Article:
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The Split Screen Readout on the Midterms

An Altamar podcast with
A man wearing glasses holds a pile of green envelopes in his hand and puts them in a net basket. Other workers around him also sort piles of green envelopes in what looks like a warehouse.

A nuanced picture is emerging from the results of the U.S. midterm elections. There were no runaway winners. The Democrats held onto the Senate, the Republicans took the House of Representatives. Donald Trump has declared his intention to run for a third time for the presidency. 

The Altamar team spoke to Paul Maslin, a leading polling expert and campaign strategist, about his main takeaways from the results.

One of the first things Maslin pointed out was that “nobody has an economic message that can persist and succeed for more than a short term.” 

“That’s probably a product of globalization more than anything else,” he said. “But Democrats haven’t solved our economic problems. And even if the Republicans have control of the House, that doesn’t necessarily mean that they’re going to somehow turn around people’s economic fortunes.” 

An Expensive Electoral Cycle

The unlimited money from political action committees and “outside” groups was largely funneled towards negative advertising against candidates of both parties. We asked if this was going to be a trend from now on. “Welcome to my world,” Maslin said. “Nothing will stop it. The stakes are too high. The available resources are too great. Because neither side has a compelling positive message, it is always the default position of any particular campaign to run negative advertising.” 

Predictions of a Republican rout had come fast and furious in right-leaning media — so why didn’t a “red wave” materialize? “[The Republicans] manipulated polls and tried to push polls into the public space — particularly these last two or three weeks — for purely tactical reasons. I don’t think most of those polls had a leg to stand on in terms of their methodology or their accuracy,” said Maslin.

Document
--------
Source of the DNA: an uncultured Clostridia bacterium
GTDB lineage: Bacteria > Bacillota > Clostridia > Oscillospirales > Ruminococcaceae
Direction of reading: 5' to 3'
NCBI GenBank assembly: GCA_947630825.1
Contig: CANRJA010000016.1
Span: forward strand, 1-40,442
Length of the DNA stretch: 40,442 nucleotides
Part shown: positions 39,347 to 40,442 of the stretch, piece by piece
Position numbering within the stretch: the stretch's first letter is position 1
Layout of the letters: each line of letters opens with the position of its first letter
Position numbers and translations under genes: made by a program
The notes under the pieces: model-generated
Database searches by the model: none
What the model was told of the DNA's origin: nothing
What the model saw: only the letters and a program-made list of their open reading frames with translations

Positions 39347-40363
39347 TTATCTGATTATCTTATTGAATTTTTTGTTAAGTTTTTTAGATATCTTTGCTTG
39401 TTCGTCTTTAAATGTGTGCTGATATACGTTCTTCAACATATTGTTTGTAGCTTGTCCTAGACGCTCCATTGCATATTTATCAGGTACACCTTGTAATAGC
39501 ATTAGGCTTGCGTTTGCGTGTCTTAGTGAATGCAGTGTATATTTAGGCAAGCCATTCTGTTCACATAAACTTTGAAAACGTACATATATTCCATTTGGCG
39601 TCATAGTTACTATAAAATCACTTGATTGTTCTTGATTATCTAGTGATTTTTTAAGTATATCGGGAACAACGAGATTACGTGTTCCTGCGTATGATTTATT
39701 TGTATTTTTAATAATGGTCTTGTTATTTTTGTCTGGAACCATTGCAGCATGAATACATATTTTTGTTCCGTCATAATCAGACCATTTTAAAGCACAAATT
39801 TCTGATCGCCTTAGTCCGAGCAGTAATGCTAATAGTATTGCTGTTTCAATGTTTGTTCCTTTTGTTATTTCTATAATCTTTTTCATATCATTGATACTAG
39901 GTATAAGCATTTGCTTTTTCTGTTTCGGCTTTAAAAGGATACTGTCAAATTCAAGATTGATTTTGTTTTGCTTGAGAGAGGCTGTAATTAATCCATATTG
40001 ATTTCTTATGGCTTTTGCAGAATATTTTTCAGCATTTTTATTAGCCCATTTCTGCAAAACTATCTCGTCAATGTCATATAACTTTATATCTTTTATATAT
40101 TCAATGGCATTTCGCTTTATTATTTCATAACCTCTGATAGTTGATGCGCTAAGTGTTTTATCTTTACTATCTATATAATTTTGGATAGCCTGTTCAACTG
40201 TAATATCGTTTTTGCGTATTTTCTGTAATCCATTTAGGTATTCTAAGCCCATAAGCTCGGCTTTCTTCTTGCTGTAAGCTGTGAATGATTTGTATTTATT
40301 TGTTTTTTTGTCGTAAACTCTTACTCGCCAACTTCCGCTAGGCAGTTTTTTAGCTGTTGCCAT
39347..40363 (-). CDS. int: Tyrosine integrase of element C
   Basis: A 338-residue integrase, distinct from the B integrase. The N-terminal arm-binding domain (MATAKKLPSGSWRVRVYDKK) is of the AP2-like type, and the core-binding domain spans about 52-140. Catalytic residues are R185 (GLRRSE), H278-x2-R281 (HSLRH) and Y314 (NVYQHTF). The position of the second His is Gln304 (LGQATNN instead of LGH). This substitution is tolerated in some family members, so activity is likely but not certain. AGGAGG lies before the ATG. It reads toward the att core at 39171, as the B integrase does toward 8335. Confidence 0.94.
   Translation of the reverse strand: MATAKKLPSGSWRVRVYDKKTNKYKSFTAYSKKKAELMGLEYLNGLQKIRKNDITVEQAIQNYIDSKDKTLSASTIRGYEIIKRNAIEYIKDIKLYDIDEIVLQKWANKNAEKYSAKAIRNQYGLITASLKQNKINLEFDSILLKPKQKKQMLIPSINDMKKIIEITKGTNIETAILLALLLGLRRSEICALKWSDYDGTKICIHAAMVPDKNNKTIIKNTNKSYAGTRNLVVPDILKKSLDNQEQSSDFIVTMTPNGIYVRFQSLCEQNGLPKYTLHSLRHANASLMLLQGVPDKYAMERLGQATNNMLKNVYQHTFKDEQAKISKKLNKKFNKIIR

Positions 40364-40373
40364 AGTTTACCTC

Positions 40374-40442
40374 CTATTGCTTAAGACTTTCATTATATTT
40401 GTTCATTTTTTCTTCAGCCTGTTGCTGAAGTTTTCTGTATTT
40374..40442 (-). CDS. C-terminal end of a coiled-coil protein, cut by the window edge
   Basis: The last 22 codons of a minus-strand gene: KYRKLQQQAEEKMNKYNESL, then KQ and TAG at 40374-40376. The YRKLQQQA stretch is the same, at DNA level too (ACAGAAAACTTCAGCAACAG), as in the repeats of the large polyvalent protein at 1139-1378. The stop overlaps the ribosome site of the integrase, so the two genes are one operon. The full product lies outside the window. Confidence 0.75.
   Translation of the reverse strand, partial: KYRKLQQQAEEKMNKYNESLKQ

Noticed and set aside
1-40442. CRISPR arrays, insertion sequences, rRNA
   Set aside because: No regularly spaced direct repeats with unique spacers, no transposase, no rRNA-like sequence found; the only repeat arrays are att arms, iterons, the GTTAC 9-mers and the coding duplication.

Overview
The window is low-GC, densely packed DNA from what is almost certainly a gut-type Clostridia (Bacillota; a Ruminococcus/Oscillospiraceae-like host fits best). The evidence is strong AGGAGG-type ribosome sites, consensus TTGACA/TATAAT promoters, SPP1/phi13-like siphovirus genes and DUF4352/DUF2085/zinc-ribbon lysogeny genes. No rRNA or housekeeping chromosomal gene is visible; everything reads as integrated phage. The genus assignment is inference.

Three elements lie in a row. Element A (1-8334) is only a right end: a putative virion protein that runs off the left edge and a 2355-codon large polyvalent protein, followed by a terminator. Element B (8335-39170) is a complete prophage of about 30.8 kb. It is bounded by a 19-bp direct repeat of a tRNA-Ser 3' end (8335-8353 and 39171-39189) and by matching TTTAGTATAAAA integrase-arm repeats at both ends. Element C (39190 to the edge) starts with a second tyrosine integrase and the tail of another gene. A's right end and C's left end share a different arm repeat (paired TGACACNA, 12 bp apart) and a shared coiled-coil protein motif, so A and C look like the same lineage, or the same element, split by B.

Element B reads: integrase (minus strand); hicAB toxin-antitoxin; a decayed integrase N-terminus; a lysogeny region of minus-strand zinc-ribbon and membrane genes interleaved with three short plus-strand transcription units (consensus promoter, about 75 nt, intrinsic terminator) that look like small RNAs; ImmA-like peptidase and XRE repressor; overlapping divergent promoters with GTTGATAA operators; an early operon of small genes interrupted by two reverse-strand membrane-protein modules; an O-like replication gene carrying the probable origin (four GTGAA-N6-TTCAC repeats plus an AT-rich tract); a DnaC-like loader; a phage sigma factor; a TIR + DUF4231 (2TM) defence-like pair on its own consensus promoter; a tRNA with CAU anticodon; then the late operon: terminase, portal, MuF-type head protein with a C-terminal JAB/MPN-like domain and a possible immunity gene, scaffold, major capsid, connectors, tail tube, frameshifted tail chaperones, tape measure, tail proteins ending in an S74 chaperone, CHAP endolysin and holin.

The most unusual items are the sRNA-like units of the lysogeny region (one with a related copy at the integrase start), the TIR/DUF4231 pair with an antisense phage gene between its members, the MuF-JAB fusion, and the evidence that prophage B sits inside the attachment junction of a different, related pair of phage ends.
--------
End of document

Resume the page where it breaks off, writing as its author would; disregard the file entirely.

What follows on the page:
Recent national elections always seem to keep coming down to the same heavily contested states: Georgia, Arizona, and Nevada, to name a few. “Only a few places are left that are truly, truly competitive and Georgia happens to be one of them,” Maslin said. “Nevada and Arizona happen to be two others. And there are a few other states. Pennsylvania obviously is one. Wisconsin, where I’ve lived, is another. But there’s just a handful of states that are truly competitive in any given election.” 

Common Ground on Economic Issues

The Hispanic vote in the U.S. is becoming more diverse, according to Maslin. “The more interesting fight is happening, frankly, among Mexican-Americans, where I think some of the Republican inroads — they did make some in Texas — but I’m going to be really interested to see as we analyze what happened in Arizona, Nevada, Colorado, California, et cetera.”  

I’m still very worried about the health of our democracy and will be, I think, for some time to come. We got a bit of a reprieve on Tuesday that may be all that it was.

So with such a narrowly divided congress, what does Maslin think will be the impact on policy? “I would think that there is more potential common ground [with economic issues]. […] The culture stuff and the huge divisions on those issues don’t change, and that’s where Republicans have to feed their beast. I presume that they’re going to do a bunch of things that they know Biden will veto, but they have to do it.” 

A Good Day for Democracy?

This election cycle saw a surprising trend of split tickets. Is there a resurgence of people looking at the people versus getting carried by an ideological freight train? Maslin said, “I agree, [but this] positive development comes from a negative source, which is these independent voters look at both sides and see utter total failure, chaos and dysfunction. So that’s making them a little bit more of a free agent.”

We ended by asking about the health of American democracy. Is our guest as worried as we are? Where is our democracy going in the next 5 to 10 years? “Before Tuesday, I would say that we were headed deep into the emergency room of the hospital on this subject,”  Maslin explained. “Now we’ve been moved slightly away from that, but we’re still in some kind of semi-intensive care unit. […] I’m still very worried about the health of our democracy and will be, I think, for some time to come. We got a bit of a reprieve on Tuesday that may be all that it was.”

Paul Maslin

Polling Expert and Campaign Strategist at FM3

Paul Maslin has been one of the leading public opinion analysts and campaign strategists for more than three decades. Paul joined FM3 in 1993, founding the firm’s Oakland office and is currently based both in Madison, Wisconsin and Los Angeles. Maslin has advised dozens of Senators, Governors, members of Congress, and big city mayors in every region of the United States and has polled for seven Presidential candidates.

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